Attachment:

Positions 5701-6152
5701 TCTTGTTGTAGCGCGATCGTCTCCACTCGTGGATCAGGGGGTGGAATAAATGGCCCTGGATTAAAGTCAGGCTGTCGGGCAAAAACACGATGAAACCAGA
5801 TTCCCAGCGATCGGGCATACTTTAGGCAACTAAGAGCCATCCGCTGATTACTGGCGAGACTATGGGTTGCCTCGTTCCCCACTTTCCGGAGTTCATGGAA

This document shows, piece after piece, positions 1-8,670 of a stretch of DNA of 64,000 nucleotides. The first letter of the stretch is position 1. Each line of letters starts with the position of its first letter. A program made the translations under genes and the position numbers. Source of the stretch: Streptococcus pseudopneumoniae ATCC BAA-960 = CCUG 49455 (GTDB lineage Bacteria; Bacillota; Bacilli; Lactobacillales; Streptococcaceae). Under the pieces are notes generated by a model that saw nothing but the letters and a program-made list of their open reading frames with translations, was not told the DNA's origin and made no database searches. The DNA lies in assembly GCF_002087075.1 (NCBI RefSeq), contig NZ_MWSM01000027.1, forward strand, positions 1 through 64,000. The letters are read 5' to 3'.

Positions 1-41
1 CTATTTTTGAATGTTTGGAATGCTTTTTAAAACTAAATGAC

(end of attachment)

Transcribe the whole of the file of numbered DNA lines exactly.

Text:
Positions 5701-6152
5701 TCTTGTTGTAGCGCGATCGTCTCCACTCGTGGATCAGGGGGTGGAATAAATGGCCCTGGATTAAAGTCAGGCTGTCGGGCAAAAACACGATGAAACCAGA
5801 TTCCCAGCGATCGGGCATACTTTAGGCAACTAAGAGCCATCCGCTGATTACTGGCGAGACTATGGGTTGCCTCGTTCCCCACTTTCCGGAGTTCATGGAA

This document shows, piece after piece, positions 1-8,670 of a stretch of DNA of 64,000 nucleotides. The first letter of the stretch is position 1. Each line of letters starts with the position of its first letter. A program made the translations under genes and the position numbers. Source of the stretch: Streptococcus pseudopneumoniae ATCC BAA-960 = CCUG 49455 (GTDB lineage Bacteria; Bacillota; Bacilli; Lactobacillales; Streptococcaceae). Under the pieces are notes generated by a model that saw nothing but the letters and a program-made list of their open reading frames with translations, was not told the DNA's origin and made no database searches. The DNA lies in assembly GCF_002087075.1 (NCBI RefSeq), contig NZ_MWSM01000027.1, forward strand, positions 1 through 64,000. The letters are read 5' to 3'.

Positions 1-41
1 CTATTTTTGAATGTTTGGAATGCTTTTTAAAACTAAATGAC